We had a very peculiar spring this year with days that were more suitable to July, followed by temperatures that dipped as low as 20 degrees. This brought many of our spring flowering ornamental trees into premature bloom only to have those blossom destroyed by low temperatures. Throughout all of this there was one tree in my yard, and indeed growing wild in the surrounding woodlands, that shouted out “let me be a lesson”.
We tend not to value our native trees until we see them surviving and flourishing in the worst of local conditions. The tree that bloomed throughout most of March, through everything that Mother Nature could throw at it, and continues to bloom into April is the Juneberry or serviceberry tree.
This hardy native tree has many names. Its proper name is Amelanchier arborea and it is a member of the rose family (Rosaceae). There is a lot of confusion as to nomenclature in the Amelanchier genus and there are about 20 species. Although arborea can and does hybridize with some of the other species, it is probably the one that we are seeing in our woodlands. Two of its common names shadblow and shadbush come from the fact that the tree blooms at the same time that shad begin their migration upstream to spawn in the spring. It receives the title Juneberry from the ripening of the fruit in June. Service berry and sarvis are a little more obscure. One theory is that the blooming time corresponded with the time the roads opened in the spring and congregants could begin to attend religious services again. A more academic version has the name coming from the similarity of the fruit to that of the ash tree (Sorbus).
Whatever you call it this is a very pretty tree. It is always the first tree to bloom in the spring, usually starting in March in our area. The five petaled and fragrant white blossoms cover the tree before the leaves emerge. They are born in pendulous racemes of two to four inches long and ordinarily don’t last very long. This year was a spectacular exception.
The flowers are followed by a fruit that closely resembles a blueberry. It is edible in both the red and purple stages but the sugar content is higher if it is fully ripe. Unlike the blueberry, the Juneberry contains a number of conspicuous seeds. Since these seeds have an almond flavor they enhance rather than subtract from the savor of the fruit. They can be used in pies or jams or anyway that a blueberry is used. The fruit is said to have a high pectin content so will jell readily.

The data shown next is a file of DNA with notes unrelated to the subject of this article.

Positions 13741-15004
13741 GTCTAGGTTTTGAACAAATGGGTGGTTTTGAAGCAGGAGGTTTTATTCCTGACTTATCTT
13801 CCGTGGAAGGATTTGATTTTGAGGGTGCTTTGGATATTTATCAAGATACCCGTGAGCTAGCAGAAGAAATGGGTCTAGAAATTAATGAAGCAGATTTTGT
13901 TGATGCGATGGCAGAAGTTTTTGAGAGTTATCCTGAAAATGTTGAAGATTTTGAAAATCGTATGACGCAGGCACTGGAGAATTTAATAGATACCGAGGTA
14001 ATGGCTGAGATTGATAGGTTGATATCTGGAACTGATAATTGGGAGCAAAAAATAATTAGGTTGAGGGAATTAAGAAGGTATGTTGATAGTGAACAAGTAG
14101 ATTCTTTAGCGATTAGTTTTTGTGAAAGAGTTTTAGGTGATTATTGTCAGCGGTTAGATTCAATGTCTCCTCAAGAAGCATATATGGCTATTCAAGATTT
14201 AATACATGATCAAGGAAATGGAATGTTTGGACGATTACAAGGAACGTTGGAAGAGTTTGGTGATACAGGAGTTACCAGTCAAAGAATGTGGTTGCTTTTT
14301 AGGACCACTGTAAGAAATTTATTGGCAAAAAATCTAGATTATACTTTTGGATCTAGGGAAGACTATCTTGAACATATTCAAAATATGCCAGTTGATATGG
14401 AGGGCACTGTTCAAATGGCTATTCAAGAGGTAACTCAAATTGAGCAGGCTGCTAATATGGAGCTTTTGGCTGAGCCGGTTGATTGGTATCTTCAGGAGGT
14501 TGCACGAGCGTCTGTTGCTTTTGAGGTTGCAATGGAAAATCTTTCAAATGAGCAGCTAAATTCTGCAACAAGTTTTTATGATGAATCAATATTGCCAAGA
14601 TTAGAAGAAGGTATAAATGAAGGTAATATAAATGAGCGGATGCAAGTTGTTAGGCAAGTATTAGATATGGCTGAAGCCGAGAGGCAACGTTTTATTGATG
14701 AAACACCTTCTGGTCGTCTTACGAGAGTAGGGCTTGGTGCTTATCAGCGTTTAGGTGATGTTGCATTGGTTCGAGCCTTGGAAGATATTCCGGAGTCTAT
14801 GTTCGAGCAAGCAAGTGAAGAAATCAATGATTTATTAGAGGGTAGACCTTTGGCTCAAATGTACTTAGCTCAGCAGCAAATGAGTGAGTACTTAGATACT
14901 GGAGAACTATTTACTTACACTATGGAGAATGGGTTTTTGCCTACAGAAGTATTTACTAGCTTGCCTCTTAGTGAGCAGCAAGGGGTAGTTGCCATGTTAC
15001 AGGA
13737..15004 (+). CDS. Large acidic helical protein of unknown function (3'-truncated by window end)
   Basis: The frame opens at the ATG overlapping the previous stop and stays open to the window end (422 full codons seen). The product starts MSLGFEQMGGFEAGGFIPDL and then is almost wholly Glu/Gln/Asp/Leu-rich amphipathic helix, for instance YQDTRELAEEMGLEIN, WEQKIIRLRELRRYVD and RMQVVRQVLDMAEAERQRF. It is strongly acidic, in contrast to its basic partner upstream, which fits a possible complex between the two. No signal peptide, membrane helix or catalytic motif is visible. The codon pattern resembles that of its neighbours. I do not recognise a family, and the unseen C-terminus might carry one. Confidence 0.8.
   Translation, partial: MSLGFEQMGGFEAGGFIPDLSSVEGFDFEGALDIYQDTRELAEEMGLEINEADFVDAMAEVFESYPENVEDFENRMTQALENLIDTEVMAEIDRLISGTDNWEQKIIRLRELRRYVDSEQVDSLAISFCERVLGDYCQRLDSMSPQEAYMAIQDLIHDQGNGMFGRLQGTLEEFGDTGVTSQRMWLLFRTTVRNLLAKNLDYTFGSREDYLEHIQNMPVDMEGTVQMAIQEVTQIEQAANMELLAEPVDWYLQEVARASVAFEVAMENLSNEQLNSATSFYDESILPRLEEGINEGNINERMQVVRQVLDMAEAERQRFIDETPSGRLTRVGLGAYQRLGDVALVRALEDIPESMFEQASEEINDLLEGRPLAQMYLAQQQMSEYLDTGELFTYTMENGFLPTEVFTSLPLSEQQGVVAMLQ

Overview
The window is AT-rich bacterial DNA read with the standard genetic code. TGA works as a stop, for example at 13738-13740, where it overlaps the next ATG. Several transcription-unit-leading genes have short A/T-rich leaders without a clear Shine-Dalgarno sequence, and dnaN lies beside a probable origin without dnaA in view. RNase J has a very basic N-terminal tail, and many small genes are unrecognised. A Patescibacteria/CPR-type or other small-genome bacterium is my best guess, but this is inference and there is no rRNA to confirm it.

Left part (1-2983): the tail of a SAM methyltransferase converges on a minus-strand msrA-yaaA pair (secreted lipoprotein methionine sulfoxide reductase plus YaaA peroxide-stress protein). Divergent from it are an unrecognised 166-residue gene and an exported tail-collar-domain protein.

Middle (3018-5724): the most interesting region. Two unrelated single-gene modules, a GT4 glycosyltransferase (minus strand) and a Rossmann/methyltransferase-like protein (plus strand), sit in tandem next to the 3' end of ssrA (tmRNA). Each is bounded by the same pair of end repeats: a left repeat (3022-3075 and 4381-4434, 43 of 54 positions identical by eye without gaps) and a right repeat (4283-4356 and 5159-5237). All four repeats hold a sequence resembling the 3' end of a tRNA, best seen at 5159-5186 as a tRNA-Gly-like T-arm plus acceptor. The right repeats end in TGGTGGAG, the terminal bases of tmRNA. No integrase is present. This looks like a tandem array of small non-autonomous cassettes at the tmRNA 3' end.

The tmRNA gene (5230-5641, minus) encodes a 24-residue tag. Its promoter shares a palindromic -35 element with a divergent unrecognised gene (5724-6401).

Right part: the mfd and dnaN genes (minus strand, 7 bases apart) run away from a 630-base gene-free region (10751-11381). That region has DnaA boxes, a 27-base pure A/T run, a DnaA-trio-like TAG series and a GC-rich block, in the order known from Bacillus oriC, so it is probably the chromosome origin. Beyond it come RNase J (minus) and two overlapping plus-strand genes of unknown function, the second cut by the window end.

That is if you can get any of the fruit. The fruit is relished by over 40 species of birds, as well as chipmunks, squirrels, foxes and bears. The birds strip the trees bare almost as soon as the fruit begins to ripen. Since the trees are bee pollinated, and often bloom quite early before the bees are working, there is not a crop every year.
The tree is relatively small and can also form a multi-stemmed bush. In a tree form it reaches a height of 15-25 feet with rare exceptions reaching 40 feet. The taller ones are found wild growing in open woodlands and along stream banks. In cultivation the Juneberry tends to be smaller, making it ideal for cramped areas.
The shape of the tree is round and the branches are separated enough to give a light airy look. The bark is smooth and grey with vertical markings. New growth is olive green in color. As the leaves emerge the undersides are covered with fuzz that disappears as the leaves age. This fuzz is characteristic of our local Juneberry and is the reason that it is often referred to as downy serviceberry. Fall color is spectacular leaning toward oranges and reds.
Amelanchier arborea is basically an understory tree. It will grow in full sun but prefers the less bright conditions of an open woodland situation. It does well along streams and in damp locations, although it will grow on sandy banks and in dry areas. It favors acidic conditions and cheerfully grows in our heavy clay soil. This is one of those tough plants that will adapt its growth pattern to the situation in which it finds itself.
If it finds itself in your backyard do grow it against a background of evergreens. The airy white blossoms make their best show when highlighted by a darker companion plant. The rich color of the fall foliage is also best seen against this type of background. While they are often planted in clumps, the delicacy of the tree is best highlighted as a specimen plant. The plants are said to sucker although I’ve seen no evidence of it. Propagation is generally by seed scattered by birds. The seeds need to be stratified before they will germinate.
Serviceberry is the larvae plant for tiger butterflies and viceroys. It is also much beloved by gypsy moths during the larval stage. Reports suggest that serviceberries increase in number and density after defoliation by gypsy moths. If nothing else serviceberries can act as a trap plant to protect more valuable trees during gypsy moth attacks.
There are a couple of hybrids of Amelanchier arborea. ‘Robin Hill’ is known for its pink flower buds and abundant fruit. ‘Autumn Brilliance’ is grown for its bright red autumn foliage. ‘Rainbow Pillar’ has blue green foliage in the spring that changes to a brilliant orange, red, yellow rainbow in the fall. . ‘Cumulus’ is distinguished by the abundance and delicacy of its white blossoms that resemble the cloud for which it is named. These are not to be found in local nurseries probably because the wild ones are so abundant in our local woods. We rarely value what is commonplace and it is to be doubted that these cultivars are much of an improvement over our natives.
Go dig one up! They transplant well. Mark it in the spring when it flowers; they flower when quire small. Wait until late winter and do your digging then. Lisa and I moved one many years ago and it survived transplanting. They aren’t protected in anyway but to avoid arrest for trespassing consult the property owner if possible.